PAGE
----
The Cheyenne River Youth Project has announced that seven popular guest artists will be returning to Eagle Butte this summer for the award-winning RedCan invitational graffiti jam, and it expects to sign additional artists in the coming weeks. To date, East from Denver; Scribe from Kansas City, Missouri; Biafra, Wundr and Cyfi from the Twin Cities; Siamese from Rapid City; and Dwayno Insano from Salt River, Arizona, have all signed on for the fourth annual RedCan event, which is scheduled for June 28-30.
To help support this groundbreaking event, the only one of its kind in Indian Country, the nonprofit youth organization has received a highly competitive $10,000 Bush Foundation Event Sponsorship. The foundation dedicates these funds to select events that inspire, equip and connect people to think bigger and think differently about what’s possible in their communities; RedCan was a perfect fit.
“RedCan brings up to 10 professional graffiti and street artists from across the country to the Cheyenne River Lakota Nation, where they work alongside local Lakota artists and our youth in the Waniyetu Wowapi (Winter Count) Art Park and at mural sites throughout the city of Eagle Butte,” said Julie Garreau, CRYP’s executive director. “In addition, we host art classes in conjunction with the First Peoples Fund’s Rolling Rez Arts program, cultural exhibitions, and live music and other performances.”
Each year, nearly 700 young people and community members of all ages participate in RedCan activities, which continue to bring Lakota culture and graffiti culture together in unexpected and inspiring ways. According to Garreau, RedCan has made a lasting impression on everyone involved, from community members to the artists themselves.
“This cultural exchange and arts festival lifts up everyone it touches,” she said. “Since we founded RedCan in 2015, our guest artists have told us they continue to be profoundly moved by the experience of creating art here on Cheyenne River,” she said. “That’s why so many of them return year after year—to teach our young people, collaborate with our local artists, engage with our community members, and connect with the vibrant energy here.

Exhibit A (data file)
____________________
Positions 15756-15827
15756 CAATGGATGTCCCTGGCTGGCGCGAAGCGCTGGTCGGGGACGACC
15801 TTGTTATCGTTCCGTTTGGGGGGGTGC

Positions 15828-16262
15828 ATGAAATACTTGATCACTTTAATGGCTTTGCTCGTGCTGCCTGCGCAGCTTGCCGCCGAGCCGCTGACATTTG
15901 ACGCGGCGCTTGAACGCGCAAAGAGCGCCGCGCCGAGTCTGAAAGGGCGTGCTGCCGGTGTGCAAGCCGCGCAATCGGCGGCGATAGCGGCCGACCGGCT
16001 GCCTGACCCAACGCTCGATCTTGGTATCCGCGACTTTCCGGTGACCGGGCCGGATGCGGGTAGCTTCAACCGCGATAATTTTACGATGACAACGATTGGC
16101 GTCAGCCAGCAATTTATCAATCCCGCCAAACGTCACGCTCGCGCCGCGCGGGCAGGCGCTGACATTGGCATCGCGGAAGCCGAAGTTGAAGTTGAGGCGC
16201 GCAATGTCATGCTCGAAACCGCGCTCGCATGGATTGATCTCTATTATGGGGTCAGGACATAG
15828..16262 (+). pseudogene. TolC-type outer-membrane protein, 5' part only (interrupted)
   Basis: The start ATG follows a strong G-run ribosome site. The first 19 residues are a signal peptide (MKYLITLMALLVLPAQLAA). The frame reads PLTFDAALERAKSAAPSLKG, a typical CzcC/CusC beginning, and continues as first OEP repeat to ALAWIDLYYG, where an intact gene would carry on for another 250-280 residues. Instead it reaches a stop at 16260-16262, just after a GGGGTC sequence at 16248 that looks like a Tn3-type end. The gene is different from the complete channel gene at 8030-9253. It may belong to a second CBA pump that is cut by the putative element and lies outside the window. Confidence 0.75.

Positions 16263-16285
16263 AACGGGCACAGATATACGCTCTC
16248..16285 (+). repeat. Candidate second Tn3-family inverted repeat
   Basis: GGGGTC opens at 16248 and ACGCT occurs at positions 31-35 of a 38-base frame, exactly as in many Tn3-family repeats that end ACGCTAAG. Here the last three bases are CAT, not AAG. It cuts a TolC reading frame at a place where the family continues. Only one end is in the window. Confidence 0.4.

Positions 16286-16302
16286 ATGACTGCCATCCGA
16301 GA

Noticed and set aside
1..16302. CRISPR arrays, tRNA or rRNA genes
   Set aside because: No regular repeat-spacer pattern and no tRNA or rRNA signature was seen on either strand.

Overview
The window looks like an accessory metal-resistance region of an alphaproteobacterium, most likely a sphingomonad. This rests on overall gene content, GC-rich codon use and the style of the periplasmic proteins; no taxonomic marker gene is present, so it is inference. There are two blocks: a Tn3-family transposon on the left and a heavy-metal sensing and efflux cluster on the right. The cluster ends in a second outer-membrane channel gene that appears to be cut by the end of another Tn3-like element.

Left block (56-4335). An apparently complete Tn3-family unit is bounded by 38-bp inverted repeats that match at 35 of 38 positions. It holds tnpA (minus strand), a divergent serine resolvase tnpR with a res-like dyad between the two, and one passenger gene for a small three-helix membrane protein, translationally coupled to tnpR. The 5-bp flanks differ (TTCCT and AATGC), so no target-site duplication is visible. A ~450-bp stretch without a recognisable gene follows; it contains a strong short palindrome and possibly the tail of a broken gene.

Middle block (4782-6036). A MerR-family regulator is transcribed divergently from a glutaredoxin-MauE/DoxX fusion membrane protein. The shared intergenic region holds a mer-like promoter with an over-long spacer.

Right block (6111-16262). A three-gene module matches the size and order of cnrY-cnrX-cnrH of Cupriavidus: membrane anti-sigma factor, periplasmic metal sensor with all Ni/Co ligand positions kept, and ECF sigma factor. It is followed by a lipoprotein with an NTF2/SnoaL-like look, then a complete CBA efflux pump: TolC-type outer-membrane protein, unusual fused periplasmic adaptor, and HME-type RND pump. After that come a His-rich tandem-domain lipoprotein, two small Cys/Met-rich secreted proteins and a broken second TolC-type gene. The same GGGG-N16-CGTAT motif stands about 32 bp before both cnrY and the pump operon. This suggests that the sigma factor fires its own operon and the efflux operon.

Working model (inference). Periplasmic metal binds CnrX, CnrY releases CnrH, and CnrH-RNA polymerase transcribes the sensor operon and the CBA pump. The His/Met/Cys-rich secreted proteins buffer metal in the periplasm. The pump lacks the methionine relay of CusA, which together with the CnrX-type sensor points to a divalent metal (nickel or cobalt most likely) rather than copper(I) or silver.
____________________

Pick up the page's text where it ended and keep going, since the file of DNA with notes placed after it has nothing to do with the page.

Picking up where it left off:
“We’ve also discovered that our community feels a sense of pride and ownership in the work that comes out of RedCan,” she continued. “Each year, we see an interesting mix of sadness and excitement when a mural is buffed to make way for something new. And as those new murals take their place in our community, they’re both inspiring and transformative.”
Graffiti jams were designed to introduce graffiti as an art form, bringing together people who exemplify the contemporary graffiti art movement and how it has evolved since its inception a half century ago. When they attend jams, artists seek to establish themselves within this global movement. RedCan, however, is different.
“As one of our lead artists said to me, it’s a collaborative effort rather than a selfish one,” Garreau explained. “Not only are they showcasing the graffiti art movement, they’re connecting that world with our indigenous one, allowing Lakota artists to infuse graffiti with their own culture, identities and stories.
“As Lakota people, art is part of who we are,” she added. “Art is life. We have always been storytellers, and through RedCan, our young people can strengthen their connection to Lakota culture and values as they share their own stories. Along the way, they have the powerful opportunity to explore their identities, find their own unique voices, and express themselves in a positive, healthy way.”
For information about the Bush Foundation and its event sponsorships, visit www.bushfoundation.org.
And, to stay up to date on the latest CRYP news and events, follow the youth project on Facebook (/LakotaYouth), Twitter (@LakotaYouth) and Instagram (@waniyetuwowapi).
The Cheyenne River Youth Project, founded in 1988, is a grassroots, not-for-profit organization dedicated to providing the youth of the Cheyenne River reservation with access to a vibrant and secure future through a wide variety of culturally sensitive and enduring programs, projects and facilities that ensure strong, self-sufficient families and communities.